Community Unites for Day of Kidney Disease Awareness
Thirty million Americans have the disease but only 10 percent know they have it
FARGO, N.D. — Fargo’s Community Kidney Walk brings kidney disease patients, donors and their family and friends together for a day dedicated to awareness.
Thirty million Americans have kidney disease but only 10 percent of them know they have it.
“Kidney disease can be silent. You might not even know that you have it and there are a lot of people that walk around with their kidneys dying and they’re not aware of it so I want people to know that it’s important to have your health checked up on every now and then,” said Wendy Hager, with the National Kidney Foundation of the Dakotas.
Because someday they could be one of ninety thousand people on the transplant list waiting for a new one.
Gene Dickey has had two transplants: one from his uncle and one from an anonymous donor from Boston.
He says it’s a waiting game no one should have to go through.
“It’s really hard. I mean especially because I’m a numbers person. Looking at the statistics, and unfortunately 12 people die every day in America waiting for a kidney. So we know that there’s a need to get donors and that’s kind of too part of the reason why we do the walk,” said Dickey, community outreach manager for the National Kidney Foundation of the Dakotas.
Hundreds of other people with kidney disease or who know someone affected by the illness walked three miles in Scheels Arena to raise that awareness, including Wendy Hager.
Her uncle passed away from kidney disease.
Her husband will also soon donate his kidney to his own uncle in need of the organ.
“The difficult thing is when it came time to look for a kidney donor; I think it was hard to imagine having to ask somebody to put forth such a gift. I think a lot of people struggle that,” Hager said.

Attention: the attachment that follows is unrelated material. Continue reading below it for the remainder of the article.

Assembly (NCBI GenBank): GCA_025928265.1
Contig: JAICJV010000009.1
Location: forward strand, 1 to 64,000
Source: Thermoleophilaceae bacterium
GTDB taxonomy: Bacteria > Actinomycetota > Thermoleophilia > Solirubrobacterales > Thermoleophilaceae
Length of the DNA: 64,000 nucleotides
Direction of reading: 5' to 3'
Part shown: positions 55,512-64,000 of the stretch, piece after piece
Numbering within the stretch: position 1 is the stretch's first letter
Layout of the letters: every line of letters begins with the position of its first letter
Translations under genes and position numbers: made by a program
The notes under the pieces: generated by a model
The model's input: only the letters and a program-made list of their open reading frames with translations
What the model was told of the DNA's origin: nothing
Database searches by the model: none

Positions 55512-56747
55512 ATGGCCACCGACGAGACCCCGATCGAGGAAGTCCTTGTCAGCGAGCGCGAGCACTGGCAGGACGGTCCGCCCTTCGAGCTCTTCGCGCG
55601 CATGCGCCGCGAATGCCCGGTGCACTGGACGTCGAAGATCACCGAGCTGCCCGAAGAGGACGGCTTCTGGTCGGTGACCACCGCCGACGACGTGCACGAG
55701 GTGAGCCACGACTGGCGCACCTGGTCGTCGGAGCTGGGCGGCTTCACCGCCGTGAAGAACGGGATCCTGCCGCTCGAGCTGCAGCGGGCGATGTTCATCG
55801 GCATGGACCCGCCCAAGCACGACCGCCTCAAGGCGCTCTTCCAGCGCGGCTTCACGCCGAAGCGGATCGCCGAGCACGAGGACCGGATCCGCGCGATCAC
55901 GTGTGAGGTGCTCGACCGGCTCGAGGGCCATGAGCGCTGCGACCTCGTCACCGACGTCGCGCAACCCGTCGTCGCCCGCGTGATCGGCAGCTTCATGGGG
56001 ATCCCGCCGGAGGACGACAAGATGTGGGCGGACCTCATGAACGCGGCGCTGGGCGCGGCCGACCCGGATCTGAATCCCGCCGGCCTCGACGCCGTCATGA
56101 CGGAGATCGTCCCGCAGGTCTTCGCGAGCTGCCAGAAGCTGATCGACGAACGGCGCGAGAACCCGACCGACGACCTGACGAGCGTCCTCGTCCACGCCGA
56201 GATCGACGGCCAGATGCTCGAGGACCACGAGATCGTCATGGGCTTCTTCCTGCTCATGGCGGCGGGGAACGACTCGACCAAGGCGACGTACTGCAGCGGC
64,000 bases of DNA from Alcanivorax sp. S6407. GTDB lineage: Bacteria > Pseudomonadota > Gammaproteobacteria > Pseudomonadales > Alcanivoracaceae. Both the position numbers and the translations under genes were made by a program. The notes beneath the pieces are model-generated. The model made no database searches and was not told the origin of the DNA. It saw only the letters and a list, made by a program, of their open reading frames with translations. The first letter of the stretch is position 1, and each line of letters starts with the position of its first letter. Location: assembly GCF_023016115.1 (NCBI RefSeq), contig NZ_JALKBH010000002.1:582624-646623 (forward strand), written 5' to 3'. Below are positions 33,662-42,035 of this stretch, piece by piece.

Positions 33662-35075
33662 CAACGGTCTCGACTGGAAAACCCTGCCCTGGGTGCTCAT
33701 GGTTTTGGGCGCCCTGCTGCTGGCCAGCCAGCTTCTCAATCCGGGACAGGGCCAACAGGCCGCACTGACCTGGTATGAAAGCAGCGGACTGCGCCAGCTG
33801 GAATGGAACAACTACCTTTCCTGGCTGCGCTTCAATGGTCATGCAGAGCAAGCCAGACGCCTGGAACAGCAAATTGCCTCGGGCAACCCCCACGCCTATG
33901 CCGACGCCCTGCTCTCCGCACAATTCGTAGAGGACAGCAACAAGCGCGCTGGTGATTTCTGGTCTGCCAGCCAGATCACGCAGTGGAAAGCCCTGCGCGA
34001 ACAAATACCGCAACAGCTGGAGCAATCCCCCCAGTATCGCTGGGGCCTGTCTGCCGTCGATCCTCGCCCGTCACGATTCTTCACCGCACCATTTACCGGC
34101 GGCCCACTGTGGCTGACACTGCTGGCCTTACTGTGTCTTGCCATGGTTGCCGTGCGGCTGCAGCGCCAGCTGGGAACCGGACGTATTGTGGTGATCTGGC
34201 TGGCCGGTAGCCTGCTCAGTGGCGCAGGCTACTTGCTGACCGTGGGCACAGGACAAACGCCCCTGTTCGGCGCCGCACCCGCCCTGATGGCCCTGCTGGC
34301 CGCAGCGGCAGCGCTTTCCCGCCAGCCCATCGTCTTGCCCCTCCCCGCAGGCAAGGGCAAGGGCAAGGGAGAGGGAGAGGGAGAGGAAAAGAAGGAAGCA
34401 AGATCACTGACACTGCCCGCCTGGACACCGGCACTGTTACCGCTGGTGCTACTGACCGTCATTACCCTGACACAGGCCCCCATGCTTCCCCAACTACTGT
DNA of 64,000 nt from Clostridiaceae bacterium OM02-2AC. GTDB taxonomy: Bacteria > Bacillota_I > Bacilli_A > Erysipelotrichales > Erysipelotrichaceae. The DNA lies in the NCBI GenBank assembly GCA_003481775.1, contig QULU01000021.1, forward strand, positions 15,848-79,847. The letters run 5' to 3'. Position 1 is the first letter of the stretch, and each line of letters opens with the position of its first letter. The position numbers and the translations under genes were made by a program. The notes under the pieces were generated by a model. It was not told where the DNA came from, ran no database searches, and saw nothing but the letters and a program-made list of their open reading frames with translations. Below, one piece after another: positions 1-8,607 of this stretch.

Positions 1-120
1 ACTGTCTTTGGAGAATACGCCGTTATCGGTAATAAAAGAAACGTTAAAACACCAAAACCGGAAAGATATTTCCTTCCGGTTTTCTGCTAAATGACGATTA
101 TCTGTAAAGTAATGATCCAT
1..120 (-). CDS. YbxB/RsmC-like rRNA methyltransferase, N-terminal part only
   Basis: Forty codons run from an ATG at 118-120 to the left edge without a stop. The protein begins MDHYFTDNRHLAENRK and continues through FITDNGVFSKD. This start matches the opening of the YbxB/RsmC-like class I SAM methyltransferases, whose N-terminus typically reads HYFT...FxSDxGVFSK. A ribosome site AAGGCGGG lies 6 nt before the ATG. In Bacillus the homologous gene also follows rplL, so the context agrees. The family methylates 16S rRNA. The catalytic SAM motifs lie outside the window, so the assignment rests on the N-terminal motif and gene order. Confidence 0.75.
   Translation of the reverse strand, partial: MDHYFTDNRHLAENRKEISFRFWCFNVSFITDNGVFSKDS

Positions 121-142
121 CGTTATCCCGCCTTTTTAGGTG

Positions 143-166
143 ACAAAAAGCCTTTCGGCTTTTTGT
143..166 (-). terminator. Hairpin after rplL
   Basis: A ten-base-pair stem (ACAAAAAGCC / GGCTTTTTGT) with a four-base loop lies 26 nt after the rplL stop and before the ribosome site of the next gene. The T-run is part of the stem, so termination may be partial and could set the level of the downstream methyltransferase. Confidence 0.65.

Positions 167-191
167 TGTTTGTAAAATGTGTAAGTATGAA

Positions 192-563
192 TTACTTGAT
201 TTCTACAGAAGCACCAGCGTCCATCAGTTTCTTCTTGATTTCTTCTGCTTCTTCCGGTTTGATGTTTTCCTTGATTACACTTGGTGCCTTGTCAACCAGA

Hager says she’s proud of her husband for stepping up to help his uncle, especially because he doesn’t care for hospitals.
“He doesn’t like anything healthcare related and so it was a lot for him to go through all that testing. It was several days spent in clinics and different places that he doesn’t like the smells, he doesn’t like needles, none of that stuff,” Hager said.
Hager says she hopes others will do the same.
“I think we all have two and we really only need one so yeah, I wish more people would be organ donors but I certainly understand there’s a lot of fear to think about undergoing a major surgery to help somebody else out,” Hager said.
Whether it’s deciding to donate an organ or simply by walking to raise awareness for the disease, some say it’s important to realize there are ways to prevent getting the illness.
“Kidney disease affects everyone,” Dickey said. “It’s one of the top leading causes of kidney disease are hypertension so high blood pressure and diabetes are the two leading causes. A lot of times it’s changing your lifestyle to prevent yourself from getting any further.”
The National Kidney Foundation provides information on how to assess your risk for chronic kidney disease on their website.
The Dakotas chapter of the organization also does a free health screenings for the disease.
The next one will be in the spring.